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There are hundreds of thousands of ballots left to be counted in Michigan's largest cities, including Detroit, Flint, Grand Rapids and Warren, Secretary of State Jocelyn Benson said on Wednesday morning.

If Biden's lead in Arizona holds, he could afford to lose one of the Rust Belt states. However, Republicans have claimed that the race was prematurely called by the AP and Fox News. At least 400,000 ballots are left to be counted in the state, according to The Arizona Republic. Biden's lead stands at more than 90,000 votes.

Ballots in Georgia are still being counted after the vote count in an Atlanta area was disrupted by technological malfunctions and a broken pipe. There are tens of thousands of ballots left to be counted in Atlanta and its suburbs. The dreaded New York Times needle gives Biden a slight 0.4% edge in the state, which would further shrink Trump's path to victory. Trump currently leads the official count by less than 90,000 votes.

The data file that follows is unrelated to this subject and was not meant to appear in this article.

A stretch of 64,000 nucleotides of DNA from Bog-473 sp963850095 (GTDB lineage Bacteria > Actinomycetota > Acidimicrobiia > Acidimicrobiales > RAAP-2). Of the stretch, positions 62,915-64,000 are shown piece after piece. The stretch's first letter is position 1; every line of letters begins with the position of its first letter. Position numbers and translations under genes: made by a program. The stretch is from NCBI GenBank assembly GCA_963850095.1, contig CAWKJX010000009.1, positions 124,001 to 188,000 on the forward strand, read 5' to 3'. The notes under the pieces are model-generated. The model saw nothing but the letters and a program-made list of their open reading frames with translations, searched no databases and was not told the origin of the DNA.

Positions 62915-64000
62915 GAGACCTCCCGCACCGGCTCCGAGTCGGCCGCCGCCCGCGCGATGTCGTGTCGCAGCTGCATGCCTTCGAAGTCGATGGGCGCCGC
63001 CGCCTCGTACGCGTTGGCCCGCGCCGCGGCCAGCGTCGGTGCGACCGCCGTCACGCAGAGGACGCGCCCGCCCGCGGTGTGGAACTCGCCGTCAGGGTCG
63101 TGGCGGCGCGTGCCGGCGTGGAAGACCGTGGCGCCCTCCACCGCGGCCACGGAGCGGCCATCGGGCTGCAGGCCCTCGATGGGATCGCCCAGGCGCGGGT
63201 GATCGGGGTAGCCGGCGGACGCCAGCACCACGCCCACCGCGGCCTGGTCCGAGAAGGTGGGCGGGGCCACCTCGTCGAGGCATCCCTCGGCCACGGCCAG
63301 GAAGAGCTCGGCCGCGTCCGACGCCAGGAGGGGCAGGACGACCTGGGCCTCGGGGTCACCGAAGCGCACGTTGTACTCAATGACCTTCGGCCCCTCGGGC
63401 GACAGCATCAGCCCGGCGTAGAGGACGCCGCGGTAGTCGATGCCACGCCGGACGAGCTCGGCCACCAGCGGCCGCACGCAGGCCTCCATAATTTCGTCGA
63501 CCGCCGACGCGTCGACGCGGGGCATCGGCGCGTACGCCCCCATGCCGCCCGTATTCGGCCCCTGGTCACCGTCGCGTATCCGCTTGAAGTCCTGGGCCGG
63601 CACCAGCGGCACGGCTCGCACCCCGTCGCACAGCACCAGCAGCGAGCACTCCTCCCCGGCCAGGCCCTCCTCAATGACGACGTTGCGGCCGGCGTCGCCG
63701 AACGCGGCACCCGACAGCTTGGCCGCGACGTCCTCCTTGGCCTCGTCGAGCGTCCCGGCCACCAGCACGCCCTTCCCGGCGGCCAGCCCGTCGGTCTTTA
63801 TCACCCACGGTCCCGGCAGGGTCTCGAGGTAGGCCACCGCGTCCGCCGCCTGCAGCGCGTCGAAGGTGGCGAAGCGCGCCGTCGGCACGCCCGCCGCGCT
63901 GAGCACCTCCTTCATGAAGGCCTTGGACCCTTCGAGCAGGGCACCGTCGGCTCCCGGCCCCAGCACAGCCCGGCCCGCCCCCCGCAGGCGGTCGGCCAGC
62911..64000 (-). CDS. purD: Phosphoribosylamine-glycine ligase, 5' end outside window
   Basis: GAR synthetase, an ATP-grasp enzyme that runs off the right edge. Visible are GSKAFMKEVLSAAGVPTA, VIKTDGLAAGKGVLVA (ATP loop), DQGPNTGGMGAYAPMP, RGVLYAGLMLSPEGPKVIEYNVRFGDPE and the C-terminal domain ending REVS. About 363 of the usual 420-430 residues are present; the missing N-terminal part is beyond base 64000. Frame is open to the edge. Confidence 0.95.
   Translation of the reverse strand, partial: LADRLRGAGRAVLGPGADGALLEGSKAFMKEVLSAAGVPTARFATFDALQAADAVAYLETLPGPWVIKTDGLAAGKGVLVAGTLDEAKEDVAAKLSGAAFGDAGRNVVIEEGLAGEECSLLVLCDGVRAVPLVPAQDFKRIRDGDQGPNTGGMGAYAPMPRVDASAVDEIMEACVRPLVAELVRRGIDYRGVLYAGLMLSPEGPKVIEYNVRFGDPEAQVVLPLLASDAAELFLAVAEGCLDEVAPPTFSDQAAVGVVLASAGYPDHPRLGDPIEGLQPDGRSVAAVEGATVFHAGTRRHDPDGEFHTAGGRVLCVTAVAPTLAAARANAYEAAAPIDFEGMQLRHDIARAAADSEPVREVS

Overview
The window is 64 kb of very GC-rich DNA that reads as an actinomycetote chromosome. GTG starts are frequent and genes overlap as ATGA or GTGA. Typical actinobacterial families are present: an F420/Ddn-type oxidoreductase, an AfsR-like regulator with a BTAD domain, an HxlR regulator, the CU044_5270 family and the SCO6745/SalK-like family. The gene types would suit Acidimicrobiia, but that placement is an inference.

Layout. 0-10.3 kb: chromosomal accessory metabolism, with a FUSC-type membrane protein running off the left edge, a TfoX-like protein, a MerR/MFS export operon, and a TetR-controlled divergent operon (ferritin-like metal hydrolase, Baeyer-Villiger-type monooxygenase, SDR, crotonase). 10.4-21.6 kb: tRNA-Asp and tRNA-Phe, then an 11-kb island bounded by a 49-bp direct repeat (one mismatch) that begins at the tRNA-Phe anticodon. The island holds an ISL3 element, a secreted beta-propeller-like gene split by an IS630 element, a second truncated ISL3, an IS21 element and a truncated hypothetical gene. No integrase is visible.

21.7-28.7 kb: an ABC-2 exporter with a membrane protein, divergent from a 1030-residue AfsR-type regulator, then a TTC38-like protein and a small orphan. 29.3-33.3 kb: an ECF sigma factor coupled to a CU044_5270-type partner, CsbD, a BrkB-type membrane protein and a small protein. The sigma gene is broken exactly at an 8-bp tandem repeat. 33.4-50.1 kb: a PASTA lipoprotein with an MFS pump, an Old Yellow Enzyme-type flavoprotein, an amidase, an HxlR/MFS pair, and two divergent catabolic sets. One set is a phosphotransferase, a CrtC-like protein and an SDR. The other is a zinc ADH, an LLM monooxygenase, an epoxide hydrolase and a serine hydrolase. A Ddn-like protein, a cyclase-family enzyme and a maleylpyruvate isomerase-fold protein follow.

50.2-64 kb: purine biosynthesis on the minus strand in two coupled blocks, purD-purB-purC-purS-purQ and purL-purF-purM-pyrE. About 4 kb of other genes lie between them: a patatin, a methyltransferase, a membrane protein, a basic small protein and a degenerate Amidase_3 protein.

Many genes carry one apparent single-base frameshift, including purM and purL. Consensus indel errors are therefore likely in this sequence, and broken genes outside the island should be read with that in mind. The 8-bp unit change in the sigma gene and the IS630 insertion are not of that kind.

The needle gives Trump a slight edge in North Carolina. The state will count ballots received up to nine days later with a postmarked of Nov. 3. There are more than 117,000 outstanding absentee ballots in the state, according to the Board of Elections. It is unclear how many of those were submitted in time. Trump's lead has been cut to about 80,000 votes in the state.

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Nevada is also expected to release an update on Thursday. Biden currently holds a narrow 10,000-vote lead with many mail-in votes outstanding.

"We believe we are on a clear path to victory by this afternoon," Biden campaign manager Jen O'Malley Dillon told reporters on Wednesday. "I want to share with all of you that Joe Biden is on track to win this election, and he will be the next president of the United States"

Dillon said the campaign expected that it had already won Wisconsin and would win Nevada.

Biden campaign attorney Bob Bauer vowed to fight any litigation in court.

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"We're winning the election. We've won the election," he said. "And we're going to defend that election."

Trump campaign manager Bill Stepien claimed that Trump would win if "all legally cast ballots" are counted. Trump, in remarks from the White House, baselessly alleged that Democrats were trying to cheat by having all of the outstanding votes counted.

Stepien predicted that the president would win in Pennsylvania, Nevada, Michigan, Georgia and even Arizona.